A new study states GPs could use a set of simple questions to spot dementia in someone rather than current tests, which some claim can be time-consuming
It may be possible to diagnose dementia in someone using just three simple questions. That’s what a new study carried out on Welsh men and published in the <British Journal of General Practice> is claiming.
In a study of over 200 men, researchers discovered that three questions in particular were useful for helping to confirm a diagnosis of dementia. These were on finance, planning and reasoning, and study authors believe they were at least as accurate as the mini-mental state examination (MMSE), which is the most common way of doing an initial check for dementia.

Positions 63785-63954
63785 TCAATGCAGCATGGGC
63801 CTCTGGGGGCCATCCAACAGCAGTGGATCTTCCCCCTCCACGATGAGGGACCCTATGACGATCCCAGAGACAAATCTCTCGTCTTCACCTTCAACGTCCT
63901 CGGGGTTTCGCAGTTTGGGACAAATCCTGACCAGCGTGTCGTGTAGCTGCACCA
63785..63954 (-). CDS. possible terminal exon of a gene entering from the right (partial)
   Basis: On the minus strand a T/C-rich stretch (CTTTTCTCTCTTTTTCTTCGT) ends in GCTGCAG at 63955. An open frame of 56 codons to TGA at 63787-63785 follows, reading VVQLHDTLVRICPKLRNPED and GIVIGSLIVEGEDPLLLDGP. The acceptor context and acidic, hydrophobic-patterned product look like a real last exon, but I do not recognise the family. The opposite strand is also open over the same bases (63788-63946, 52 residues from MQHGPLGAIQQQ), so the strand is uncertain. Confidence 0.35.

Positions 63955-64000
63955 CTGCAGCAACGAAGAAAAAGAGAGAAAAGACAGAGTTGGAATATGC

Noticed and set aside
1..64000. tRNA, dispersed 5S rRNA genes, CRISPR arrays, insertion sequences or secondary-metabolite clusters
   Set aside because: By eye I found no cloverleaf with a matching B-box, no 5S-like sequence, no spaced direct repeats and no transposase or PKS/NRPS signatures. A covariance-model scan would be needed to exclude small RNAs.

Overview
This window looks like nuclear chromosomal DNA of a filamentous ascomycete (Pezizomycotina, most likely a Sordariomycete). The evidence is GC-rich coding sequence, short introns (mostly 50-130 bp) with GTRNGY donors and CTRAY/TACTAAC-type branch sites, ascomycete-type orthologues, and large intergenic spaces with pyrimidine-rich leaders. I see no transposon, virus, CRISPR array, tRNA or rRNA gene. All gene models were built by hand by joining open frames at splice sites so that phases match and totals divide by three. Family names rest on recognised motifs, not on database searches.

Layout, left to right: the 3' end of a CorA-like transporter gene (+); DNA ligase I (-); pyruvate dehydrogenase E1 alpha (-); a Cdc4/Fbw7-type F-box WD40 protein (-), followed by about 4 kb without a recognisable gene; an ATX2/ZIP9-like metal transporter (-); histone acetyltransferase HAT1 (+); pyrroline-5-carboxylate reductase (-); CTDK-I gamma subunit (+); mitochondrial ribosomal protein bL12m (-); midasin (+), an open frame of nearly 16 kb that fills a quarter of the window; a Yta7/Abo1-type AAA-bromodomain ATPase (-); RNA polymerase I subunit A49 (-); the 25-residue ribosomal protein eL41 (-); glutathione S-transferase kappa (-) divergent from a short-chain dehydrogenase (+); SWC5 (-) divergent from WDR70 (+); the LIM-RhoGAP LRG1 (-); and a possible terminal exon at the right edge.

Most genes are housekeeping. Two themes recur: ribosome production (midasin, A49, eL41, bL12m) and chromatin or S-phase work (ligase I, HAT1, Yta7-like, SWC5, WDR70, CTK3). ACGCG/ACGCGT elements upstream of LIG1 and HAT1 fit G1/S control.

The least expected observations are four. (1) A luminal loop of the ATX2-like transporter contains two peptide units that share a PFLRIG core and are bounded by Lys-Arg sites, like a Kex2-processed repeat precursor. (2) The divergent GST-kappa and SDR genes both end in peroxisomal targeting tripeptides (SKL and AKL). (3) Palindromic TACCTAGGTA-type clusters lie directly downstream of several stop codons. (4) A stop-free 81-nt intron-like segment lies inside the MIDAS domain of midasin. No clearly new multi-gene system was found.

While diagnosis rates are increasing, thanks to an increased awareness of dementia, many are concerned that people are still slipping through the net because GPs, who are usually the first port of call when memory problems strike, simply don’t have enough one-on-one time in appointments to carry out tests properly.
Researchers said, ‘This study found that three simple questions have high utility for diagnosing dementia in men who are cognitively screened. It confirmed, this could lead to less burdensome assessment where clinical assessment suggests possible dementia.’